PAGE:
This is a short mantel similar to the one featured in the inspiration fresco. Over Zoom I played around and we realized the proportions of my skirts were very similar, so this is essentially a skirt on a band. It’s is made of slightly heavier wool and hand sewn. In the fresco it’s hard to tell if there is a front opening, but I rather liked it without.
Pilgrims need hats! While the inspiration had a shorter brimmed hat, I’ve opted for a bycocket because it will keep rain off my glasses. There are bycockets in my 1460s inspiration frescos. The hat was made by wet felting roving, I then dyed it using acid dyes, shaped it and added pewter cast badges. The badges were sand cast, however in period they would likely have used soapstone moulds. The designs are based on extant badges to scale. The purse is admittedly not a pilgrim badge (possibly a professional badge), but it’s so cute.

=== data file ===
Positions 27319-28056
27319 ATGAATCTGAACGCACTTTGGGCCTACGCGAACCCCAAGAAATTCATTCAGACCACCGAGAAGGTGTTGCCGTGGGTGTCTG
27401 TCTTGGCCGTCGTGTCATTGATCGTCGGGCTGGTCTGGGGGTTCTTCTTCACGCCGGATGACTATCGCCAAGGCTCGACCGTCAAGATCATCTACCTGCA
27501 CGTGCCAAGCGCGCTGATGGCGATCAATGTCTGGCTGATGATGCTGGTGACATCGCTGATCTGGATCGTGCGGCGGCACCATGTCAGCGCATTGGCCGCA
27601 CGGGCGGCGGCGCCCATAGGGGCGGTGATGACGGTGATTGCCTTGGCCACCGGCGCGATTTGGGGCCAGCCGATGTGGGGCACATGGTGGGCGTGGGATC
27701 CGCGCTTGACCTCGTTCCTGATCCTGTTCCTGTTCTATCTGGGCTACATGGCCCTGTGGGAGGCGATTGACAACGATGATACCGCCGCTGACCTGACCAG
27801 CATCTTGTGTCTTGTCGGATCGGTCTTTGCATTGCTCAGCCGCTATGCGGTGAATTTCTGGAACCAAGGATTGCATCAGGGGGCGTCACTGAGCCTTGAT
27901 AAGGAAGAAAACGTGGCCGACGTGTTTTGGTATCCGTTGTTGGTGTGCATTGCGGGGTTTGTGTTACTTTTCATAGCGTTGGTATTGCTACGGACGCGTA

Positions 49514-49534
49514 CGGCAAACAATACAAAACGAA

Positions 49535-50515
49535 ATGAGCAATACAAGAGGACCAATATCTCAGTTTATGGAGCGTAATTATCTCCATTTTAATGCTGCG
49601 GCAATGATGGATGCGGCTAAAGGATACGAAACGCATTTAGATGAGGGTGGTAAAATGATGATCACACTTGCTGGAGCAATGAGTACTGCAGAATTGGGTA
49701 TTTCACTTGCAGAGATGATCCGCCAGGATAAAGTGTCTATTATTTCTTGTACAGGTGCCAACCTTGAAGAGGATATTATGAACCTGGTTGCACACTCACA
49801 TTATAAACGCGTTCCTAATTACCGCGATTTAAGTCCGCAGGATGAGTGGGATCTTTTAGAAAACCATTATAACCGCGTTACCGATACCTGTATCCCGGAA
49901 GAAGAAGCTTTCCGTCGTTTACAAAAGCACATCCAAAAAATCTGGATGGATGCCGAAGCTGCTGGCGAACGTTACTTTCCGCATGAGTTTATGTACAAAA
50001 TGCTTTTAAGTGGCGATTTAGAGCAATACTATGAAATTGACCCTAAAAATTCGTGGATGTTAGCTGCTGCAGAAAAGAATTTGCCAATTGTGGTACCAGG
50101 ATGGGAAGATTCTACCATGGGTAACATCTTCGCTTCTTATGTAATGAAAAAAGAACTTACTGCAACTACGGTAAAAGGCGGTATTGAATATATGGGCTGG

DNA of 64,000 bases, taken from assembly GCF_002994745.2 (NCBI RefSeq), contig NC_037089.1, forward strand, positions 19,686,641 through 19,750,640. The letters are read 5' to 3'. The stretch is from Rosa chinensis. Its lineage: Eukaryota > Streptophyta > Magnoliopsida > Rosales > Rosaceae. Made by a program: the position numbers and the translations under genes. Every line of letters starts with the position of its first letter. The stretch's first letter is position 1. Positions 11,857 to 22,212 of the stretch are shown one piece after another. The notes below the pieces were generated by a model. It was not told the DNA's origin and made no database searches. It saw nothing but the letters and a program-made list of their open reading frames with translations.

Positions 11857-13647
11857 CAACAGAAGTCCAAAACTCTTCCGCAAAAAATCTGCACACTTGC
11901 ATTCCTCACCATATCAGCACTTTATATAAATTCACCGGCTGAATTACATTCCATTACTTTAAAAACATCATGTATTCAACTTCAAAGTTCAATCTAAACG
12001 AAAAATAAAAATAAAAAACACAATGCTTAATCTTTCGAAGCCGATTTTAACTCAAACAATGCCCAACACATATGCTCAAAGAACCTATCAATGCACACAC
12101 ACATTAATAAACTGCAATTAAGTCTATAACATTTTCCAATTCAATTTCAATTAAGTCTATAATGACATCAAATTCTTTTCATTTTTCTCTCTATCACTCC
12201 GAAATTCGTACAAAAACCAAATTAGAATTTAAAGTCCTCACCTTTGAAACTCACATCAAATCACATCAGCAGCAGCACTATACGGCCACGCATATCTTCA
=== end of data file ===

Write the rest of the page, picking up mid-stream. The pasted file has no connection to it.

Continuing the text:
Pilgrims also need bags! From the scraps of the sleeve material, I fashioned a bag on the commonly depicted trapezoidal shape, it’s also adorned with pewter cast badges.